Predictably, I have not heard from the miscreants. Only from some who "live for your posts" or ask to "keep 'em coming."

My friends. The few and hardy ones who asked to be notified by e-mail whenever I post. One I have known since childhood, several I have only cybermet, most are somewhere in between.

For decades now, those who know me know, my guide on friendship has been Aristotle. The summer of my junior year in college I decided to go to take a few philosophy courses at a university near my father's house. I had not taken philosophy for several years, when I had thought I would become a priest.

Nixon was on the verge of impeachment. My girlfriend at the time took a trip to France. I think she was trying to decide how to break up. And none of this mattered in the long and meandering bus ride I had chosen to take, in the spirit of simplicity, from home to the campus and back every day.

Instead, I heard in the voice of Alexander the Great's childhood tutor (Nicomachean Ethics, bk. 8, ch. 3) the following words:
Perfect friendship is the friendship of men who are good, and alike in virtue; for these wish well alike to each other qua good, and they are good themselves. Now those who wish well to their friends for their sake are most truly friends; for they do this by reason of own nature and not incidentally; therefore their friendship lasts as long as they are good-and goodness is an enduring thing. And each is good without qualification and to his friend, for the good are both good without qualification and useful to each other. So too they are pleasant; for the good are pleasant both without qualification and to each other, since to each his own activities and others like them are pleasurable, and the actions of the good are the same or like. And such a friendship is as might be expected permanent, since there meet in it all the qualities that friends should have. For all friendship is for the sake of good or of pleasure-good or pleasure either in the abstract or such as will be enjoyed by him who has the friendly feeling-and is based on a certain resemblance; and to a friendship of good men all the qualities we have named belong in virtue of the nature of the friends themselves; for in the case of this kind of friendship the other qualities also are alike in both friends, and that which is good without qualification is also without qualification pleasant, and these are the most lovable qualities. Love and friendship therefore are found most and in their best form between such men.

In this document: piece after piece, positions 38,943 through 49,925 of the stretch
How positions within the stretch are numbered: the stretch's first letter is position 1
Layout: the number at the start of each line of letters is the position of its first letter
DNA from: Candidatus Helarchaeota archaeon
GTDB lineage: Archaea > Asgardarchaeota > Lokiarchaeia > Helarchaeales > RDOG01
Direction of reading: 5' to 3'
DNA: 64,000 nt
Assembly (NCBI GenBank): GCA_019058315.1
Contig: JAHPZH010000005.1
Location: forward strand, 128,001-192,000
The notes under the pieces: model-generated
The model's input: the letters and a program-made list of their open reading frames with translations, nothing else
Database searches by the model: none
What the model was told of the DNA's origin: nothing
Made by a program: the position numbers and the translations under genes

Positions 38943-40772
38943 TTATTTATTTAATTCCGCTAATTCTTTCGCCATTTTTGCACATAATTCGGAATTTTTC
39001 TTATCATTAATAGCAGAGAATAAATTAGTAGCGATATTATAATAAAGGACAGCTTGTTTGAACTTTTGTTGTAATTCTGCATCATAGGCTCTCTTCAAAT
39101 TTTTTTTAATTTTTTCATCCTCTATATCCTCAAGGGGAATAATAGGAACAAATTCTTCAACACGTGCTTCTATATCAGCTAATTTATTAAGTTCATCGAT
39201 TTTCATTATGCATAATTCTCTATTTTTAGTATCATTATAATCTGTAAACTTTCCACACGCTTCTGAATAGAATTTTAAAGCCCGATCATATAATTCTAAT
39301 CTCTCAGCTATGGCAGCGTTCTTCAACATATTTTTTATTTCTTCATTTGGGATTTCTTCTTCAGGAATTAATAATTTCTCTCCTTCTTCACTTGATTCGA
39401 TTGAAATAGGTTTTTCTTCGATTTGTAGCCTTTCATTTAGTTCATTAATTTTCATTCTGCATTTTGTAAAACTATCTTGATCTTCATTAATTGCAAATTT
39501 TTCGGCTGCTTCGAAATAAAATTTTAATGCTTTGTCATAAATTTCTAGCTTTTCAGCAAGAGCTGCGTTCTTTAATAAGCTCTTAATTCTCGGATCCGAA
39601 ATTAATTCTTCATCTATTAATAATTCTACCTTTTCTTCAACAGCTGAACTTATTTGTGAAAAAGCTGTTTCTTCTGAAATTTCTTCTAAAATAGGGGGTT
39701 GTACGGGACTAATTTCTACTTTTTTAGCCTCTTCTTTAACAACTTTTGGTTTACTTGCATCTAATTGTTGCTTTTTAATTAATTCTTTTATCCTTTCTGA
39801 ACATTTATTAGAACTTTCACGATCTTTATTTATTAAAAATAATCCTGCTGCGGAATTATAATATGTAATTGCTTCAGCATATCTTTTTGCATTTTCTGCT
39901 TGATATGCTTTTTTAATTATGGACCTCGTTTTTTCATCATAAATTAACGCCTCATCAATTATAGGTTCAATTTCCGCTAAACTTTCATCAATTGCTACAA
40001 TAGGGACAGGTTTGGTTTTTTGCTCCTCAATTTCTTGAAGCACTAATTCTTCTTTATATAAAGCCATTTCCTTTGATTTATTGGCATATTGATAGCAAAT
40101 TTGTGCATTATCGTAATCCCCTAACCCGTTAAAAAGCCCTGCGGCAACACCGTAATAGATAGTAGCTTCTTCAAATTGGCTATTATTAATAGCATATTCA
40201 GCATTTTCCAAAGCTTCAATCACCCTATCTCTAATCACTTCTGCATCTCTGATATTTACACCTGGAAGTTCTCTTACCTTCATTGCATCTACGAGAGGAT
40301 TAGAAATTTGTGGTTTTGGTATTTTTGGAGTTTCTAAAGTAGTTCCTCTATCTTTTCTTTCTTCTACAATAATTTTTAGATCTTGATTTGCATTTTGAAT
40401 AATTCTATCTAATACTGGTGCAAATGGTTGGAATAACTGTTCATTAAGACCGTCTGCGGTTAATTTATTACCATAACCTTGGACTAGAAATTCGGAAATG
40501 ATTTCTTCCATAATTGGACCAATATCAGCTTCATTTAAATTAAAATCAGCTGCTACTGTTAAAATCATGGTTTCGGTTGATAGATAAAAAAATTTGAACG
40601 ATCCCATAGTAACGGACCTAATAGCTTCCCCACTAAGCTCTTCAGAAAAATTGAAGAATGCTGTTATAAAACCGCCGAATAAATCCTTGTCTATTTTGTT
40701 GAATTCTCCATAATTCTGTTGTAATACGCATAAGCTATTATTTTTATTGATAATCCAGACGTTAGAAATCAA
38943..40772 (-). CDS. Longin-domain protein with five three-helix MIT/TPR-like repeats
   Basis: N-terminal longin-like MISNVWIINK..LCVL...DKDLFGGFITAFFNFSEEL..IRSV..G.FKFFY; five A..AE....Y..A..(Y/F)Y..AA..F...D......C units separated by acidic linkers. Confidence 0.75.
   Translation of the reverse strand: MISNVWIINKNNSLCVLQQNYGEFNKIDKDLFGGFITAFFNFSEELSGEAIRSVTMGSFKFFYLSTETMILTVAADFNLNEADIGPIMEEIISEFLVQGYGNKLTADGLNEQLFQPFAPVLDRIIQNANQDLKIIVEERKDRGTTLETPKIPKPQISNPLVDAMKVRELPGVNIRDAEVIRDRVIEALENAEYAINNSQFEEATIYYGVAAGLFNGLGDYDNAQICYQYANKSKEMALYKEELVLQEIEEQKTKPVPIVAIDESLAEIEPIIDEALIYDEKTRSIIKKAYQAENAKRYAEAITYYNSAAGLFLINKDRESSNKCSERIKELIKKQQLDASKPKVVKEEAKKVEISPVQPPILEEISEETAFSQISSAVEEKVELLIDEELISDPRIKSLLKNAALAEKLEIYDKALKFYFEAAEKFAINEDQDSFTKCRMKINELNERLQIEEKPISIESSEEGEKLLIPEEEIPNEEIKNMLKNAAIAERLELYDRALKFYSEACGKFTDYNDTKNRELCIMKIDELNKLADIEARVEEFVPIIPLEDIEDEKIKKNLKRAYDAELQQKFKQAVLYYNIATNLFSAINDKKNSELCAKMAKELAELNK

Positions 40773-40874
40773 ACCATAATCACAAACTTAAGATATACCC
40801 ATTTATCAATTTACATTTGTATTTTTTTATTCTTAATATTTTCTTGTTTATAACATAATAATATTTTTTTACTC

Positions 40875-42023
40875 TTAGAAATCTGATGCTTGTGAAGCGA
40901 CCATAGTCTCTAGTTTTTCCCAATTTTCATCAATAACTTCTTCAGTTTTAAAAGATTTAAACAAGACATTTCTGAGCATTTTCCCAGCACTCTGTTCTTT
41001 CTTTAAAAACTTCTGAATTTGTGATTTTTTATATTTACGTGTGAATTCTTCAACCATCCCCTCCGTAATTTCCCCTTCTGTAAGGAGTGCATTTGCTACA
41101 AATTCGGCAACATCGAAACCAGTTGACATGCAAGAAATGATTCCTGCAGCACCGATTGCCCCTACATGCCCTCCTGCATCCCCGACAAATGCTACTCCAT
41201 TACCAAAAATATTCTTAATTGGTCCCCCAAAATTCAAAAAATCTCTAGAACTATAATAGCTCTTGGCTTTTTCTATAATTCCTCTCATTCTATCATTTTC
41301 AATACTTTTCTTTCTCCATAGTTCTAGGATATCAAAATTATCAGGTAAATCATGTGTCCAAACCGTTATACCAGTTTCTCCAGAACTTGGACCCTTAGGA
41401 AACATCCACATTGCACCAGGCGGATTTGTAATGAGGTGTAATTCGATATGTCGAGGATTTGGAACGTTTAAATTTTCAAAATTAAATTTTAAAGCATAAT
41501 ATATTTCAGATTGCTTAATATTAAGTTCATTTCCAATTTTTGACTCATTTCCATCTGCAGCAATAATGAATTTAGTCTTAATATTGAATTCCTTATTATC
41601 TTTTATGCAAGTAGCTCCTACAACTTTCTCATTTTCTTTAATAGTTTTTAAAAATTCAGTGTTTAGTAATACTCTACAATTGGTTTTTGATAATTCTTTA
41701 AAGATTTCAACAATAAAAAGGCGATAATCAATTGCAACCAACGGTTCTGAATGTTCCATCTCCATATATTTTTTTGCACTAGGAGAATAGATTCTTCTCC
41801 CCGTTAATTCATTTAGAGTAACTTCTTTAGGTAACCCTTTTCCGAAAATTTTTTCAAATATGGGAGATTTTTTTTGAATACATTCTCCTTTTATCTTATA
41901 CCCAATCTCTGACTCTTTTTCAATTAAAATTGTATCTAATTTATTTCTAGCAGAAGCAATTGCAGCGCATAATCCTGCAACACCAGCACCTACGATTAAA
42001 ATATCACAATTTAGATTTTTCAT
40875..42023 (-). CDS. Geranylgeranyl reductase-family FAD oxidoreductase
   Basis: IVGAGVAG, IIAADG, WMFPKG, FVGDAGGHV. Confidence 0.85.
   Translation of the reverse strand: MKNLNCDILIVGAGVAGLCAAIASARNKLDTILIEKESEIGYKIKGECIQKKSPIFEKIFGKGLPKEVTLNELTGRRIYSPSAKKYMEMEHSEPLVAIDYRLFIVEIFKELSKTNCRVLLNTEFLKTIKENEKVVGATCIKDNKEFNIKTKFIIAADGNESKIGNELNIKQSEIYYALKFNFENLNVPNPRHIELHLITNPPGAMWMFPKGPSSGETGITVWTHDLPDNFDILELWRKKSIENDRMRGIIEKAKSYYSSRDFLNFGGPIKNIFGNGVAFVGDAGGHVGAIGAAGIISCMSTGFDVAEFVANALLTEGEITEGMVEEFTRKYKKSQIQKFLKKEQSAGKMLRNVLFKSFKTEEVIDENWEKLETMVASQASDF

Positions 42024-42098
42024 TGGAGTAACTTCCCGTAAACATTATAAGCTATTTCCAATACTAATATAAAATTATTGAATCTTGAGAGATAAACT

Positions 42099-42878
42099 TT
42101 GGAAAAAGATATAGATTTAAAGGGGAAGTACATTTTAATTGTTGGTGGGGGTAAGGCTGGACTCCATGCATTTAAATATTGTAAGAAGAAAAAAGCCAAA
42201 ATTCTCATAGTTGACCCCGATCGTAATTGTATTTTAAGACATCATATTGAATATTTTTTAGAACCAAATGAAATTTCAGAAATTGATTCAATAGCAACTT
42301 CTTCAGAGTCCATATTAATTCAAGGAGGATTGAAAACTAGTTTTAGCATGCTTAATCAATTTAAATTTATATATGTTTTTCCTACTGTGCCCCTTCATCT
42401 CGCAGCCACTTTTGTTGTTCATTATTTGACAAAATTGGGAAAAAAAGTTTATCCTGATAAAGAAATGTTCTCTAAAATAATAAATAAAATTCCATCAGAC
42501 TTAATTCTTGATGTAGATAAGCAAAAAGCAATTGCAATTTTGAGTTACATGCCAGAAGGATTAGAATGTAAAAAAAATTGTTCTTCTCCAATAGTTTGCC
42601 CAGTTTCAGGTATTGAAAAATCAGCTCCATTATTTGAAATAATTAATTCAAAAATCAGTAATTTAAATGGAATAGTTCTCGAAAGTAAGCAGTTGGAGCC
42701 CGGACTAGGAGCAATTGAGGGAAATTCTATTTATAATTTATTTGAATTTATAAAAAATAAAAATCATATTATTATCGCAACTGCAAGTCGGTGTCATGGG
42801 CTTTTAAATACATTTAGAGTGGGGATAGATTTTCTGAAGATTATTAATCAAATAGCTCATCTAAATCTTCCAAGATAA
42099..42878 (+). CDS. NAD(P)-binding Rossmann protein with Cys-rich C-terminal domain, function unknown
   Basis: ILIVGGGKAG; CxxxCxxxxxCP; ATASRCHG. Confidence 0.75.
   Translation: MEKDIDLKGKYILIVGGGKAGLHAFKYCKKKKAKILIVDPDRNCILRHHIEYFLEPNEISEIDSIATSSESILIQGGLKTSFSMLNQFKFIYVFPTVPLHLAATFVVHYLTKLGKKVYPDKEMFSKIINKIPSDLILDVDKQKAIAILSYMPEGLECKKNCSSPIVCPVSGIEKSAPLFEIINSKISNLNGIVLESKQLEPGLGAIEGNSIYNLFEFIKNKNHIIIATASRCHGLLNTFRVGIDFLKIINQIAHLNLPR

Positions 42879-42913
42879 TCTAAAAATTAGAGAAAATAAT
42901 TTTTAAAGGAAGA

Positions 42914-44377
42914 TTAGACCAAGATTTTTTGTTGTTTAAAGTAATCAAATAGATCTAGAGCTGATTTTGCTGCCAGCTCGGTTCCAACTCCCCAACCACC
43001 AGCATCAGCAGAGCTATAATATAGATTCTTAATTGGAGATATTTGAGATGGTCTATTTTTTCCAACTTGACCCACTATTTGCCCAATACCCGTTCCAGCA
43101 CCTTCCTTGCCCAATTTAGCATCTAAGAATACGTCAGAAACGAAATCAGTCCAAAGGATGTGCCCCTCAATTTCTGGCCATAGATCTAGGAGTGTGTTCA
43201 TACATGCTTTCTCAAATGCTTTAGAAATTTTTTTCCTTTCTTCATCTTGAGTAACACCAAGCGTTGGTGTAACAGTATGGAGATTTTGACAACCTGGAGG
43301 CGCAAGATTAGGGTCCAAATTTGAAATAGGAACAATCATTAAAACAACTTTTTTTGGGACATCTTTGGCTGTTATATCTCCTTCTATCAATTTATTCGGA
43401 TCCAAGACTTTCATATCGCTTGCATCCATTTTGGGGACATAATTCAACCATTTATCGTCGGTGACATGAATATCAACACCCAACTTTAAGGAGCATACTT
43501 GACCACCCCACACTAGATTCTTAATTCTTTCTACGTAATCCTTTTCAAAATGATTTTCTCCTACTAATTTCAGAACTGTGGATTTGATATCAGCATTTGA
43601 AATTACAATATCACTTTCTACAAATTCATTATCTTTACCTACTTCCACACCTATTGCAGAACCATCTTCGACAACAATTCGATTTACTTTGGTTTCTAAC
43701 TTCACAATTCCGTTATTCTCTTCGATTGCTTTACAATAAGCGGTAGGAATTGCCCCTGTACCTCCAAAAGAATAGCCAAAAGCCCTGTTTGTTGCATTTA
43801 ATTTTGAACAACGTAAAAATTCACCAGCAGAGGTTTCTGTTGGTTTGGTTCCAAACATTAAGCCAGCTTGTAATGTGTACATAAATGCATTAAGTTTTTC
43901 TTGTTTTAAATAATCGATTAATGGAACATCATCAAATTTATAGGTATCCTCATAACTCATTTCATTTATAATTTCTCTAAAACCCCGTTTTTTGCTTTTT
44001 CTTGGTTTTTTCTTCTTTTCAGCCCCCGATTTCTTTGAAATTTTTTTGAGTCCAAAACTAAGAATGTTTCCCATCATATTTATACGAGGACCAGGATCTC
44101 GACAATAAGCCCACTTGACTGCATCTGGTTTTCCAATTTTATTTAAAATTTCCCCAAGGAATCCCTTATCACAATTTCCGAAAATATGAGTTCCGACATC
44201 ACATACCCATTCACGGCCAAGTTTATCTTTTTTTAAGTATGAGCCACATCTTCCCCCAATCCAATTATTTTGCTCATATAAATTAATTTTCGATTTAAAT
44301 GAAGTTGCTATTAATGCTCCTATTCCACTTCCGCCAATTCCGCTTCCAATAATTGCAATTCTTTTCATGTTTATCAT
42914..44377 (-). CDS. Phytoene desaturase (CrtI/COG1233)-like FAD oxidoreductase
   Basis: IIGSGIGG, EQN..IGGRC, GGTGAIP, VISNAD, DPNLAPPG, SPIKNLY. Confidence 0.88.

Not to worry. I am old enough now to know not to test friendships. In my heart of hearts, however, this is what I hoped for with that girlfriend who went to France.

These days, any semblance of that, over coffee or sherry, in a cafe, a pub or in someone's home, even a shadow of it in an e-mail, a phone call, a letter, is icing on the cake.
Post a Comment